I wrote an editorial review for Past Versus Future. It was a pretty good book! Here’s my review:
Past Versus Future posits that the big bang was merely a bang in a series of many. Like a cosmic reset button, each bang brings with it a whole new universe where civilizations rise and fall, where species venture beyond their solar systems and explore whole galaxies. And before the most recent bang that resulted in our universe, there existed a remarkably similar universe—complete with an Earth look-alike called Terra.
In Mark Grimshaw’s Past Versus Future, a hodgepodge army of ancient monsters travels into the future and steps into a modern-day New York City equivalent (hence the title). This evil army goes on to wreak havoc across Terra, forcing the survivors to come together and fight for the future of their world.
The odds are stacked in the enemy’s favor. Horde of cloned soldiers? Check. Medieval Jason Vorhees with a giant sword? Check. Flying Godzilla? Double-check. But thanks to characters Erica Bareilles and Rose Apperin, who together are essentially the living embodiment of deus ex machina, readers will have a great time rooting for the good guys.
There’s an origin story in here for nearly every supernatural character (buckle up, for there are many), and while the delivery is sometimes a little silly, the ideas are captivating and original. These vignettes also provide a nice change of pace from what is otherwise nonstop, comic-book action. All told, the novel covers an unimaginable span of time on par with Cixin Liu’s Death’s End. That’s not to say readers will find complex metaphors here, however; this epic is more likely to please fans of the alien invasion movie Independence Day.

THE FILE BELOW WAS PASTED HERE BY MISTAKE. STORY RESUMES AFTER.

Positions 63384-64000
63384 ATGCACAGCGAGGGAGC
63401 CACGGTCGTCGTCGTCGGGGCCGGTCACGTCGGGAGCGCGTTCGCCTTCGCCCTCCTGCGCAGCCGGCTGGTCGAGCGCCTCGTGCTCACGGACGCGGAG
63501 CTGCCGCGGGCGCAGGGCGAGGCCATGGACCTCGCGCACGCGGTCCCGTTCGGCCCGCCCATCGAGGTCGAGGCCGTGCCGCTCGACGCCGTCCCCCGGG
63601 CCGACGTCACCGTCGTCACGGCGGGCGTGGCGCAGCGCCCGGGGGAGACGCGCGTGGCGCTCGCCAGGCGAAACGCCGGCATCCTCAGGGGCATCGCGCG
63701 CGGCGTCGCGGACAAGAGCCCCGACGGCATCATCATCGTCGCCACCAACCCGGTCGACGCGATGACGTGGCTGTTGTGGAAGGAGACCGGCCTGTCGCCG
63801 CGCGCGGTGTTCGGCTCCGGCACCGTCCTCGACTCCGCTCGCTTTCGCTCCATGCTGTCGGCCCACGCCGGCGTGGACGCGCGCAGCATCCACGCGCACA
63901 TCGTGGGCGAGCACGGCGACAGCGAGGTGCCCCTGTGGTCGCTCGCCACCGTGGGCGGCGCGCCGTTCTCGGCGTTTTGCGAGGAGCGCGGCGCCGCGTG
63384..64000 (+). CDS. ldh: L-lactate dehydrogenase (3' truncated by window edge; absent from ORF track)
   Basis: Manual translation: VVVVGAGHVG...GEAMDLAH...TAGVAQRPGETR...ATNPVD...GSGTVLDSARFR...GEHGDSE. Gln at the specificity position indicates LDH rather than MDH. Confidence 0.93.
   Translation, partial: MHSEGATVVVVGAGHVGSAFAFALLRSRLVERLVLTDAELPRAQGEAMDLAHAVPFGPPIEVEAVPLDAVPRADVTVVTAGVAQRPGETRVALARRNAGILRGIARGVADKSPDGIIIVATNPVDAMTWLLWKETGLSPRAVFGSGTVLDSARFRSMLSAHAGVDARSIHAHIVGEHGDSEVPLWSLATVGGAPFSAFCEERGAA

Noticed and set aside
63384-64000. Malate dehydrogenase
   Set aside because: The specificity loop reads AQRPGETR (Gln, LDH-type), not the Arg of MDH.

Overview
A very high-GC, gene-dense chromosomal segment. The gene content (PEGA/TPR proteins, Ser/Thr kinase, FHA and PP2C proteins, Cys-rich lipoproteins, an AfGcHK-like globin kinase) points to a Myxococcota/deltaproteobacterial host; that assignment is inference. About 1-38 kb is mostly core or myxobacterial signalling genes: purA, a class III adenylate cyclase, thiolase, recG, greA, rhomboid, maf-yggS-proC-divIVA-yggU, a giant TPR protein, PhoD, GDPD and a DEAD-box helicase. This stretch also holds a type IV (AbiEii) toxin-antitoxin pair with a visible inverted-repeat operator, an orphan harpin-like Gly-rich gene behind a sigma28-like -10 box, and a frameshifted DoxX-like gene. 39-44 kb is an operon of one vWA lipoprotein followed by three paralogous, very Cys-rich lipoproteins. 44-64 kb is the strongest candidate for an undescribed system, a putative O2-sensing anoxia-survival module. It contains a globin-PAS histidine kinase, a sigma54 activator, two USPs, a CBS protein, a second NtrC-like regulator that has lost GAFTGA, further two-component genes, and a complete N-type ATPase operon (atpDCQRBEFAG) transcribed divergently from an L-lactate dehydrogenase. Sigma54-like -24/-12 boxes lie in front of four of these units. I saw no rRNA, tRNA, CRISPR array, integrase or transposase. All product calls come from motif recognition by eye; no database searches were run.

If I were magically transported through time and space to the planet Terra, I’d have little trouble assimilating. Indeed, it seems the only differences between Terra and our own world are entirely superficial. They have twelve months in a year, but with unfamiliar names like Resember and Karch. People yell through moose-horns instead of bullhorns and use heavy weaponry called engine-guns. Mileage will vary depending on the reader, but if you got a kick out of the McDonald’s scene from Pulp Fiction, you’ll probably get a kick out of this running gag, too.
Grimshaw’s debut is undeniably rough around the edges, and his comic-book writing style won’t please everyone, but I felt the plot and scope made it well worth my time. Further, I can’t deny that the jokes (which rely almost are entirely on the “Call a Rabbit a Shmeerp” TV trope) got a few laughs out of me. I recommend this to fans of sci-fi looking for something bombastic and fun.